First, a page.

Lien vers Pubmed [PMID] – 33024983
medRxiv 2020 Oct; ():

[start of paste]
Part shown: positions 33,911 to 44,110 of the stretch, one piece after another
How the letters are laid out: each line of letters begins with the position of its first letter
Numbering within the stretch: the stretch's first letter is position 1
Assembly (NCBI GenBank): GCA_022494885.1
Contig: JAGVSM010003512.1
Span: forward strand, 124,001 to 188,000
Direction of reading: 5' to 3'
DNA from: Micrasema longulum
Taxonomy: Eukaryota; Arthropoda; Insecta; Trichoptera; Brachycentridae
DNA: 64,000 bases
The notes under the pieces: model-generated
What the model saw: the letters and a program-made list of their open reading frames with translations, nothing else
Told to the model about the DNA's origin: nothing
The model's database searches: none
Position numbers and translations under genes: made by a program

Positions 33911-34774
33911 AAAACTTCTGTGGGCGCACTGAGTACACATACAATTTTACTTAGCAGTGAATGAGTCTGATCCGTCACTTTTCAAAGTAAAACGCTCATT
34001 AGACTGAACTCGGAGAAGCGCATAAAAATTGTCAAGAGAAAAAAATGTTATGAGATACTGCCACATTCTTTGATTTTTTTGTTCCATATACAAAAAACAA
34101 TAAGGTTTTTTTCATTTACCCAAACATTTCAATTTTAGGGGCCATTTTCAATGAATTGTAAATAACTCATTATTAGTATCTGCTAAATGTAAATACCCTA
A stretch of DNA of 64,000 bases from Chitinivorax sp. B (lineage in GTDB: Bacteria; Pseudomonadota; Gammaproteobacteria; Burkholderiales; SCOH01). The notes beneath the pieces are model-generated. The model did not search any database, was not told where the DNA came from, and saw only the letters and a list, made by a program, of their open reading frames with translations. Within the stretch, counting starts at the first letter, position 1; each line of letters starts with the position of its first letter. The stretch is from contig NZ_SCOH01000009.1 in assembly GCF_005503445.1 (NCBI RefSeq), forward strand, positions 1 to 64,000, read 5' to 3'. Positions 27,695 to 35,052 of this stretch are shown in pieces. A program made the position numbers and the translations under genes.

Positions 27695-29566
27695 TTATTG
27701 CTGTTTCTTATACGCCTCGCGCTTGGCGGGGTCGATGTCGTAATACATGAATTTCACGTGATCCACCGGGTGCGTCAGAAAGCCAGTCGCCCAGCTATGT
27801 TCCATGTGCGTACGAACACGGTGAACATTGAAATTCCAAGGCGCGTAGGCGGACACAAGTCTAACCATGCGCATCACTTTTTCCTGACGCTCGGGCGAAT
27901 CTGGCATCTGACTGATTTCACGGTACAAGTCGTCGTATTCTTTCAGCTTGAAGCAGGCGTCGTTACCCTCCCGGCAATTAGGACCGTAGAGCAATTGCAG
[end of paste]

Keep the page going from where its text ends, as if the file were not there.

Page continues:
Lymphopenia due to a plummeting T-cell count is a major feature of severe COVID-19. T-cell proliferation is telomere length (TL)-dependent and TL shortens with age. Older persons are disproportionally affected by severe COVID-19, and we hypothesized that those with short TL have less capacity to mount an adequate T-cell proliferative response to SARS-CoV-2. This hypothesis predicts that among older patients with COVID-19, shorter telomeres of peripheral blood mononuclear cells (PBMCs) will be associated with a lower lymphocyte count.Our sample comprised 17 COVID-19 and 21 non-COVID-19 patients, aged 87(8) (mean(SD)) and 87 (9) years, respectively. We measured TL by the Telomere Shortest Length Assay, a novel method that measures and tallies the short telomeres directly relevant to telomere-mediated biological processes. The primary analysis quantified TL as the proportion of telomeres shorter than 2 kilobases. For comparison, we also quantified TL by Southern blotting, which measures the mean length of telomeres.Lymphocyte count (109/L) was 0.91 (0.42) in COVID-19 patients and 1.50(0.50) in non-COVID-19 patients (P < 0.001). In COVID-19 patients, but not in non-COVID-19 patients, lymphocyte count was inversely correlated with the proportion of telomeres shorter than 2 kilobases (P = 0.005) and positively correlated with the mean of telomeres measured by TeSLA (P = 0.03). Lymphocyte counts showed no statistically significant correlations with Southern blotting results in COVID-19 or non-COVID-19 patients.These results support the hypothesis that a compromised TL-dependent T-cell proliferative response contributes to lymphopenia and the resulting disproportionate severity of COVID-19 among old adults. We infer that infection with SARS-CoV-2 uncovers the limits of the TL reserves of older persons.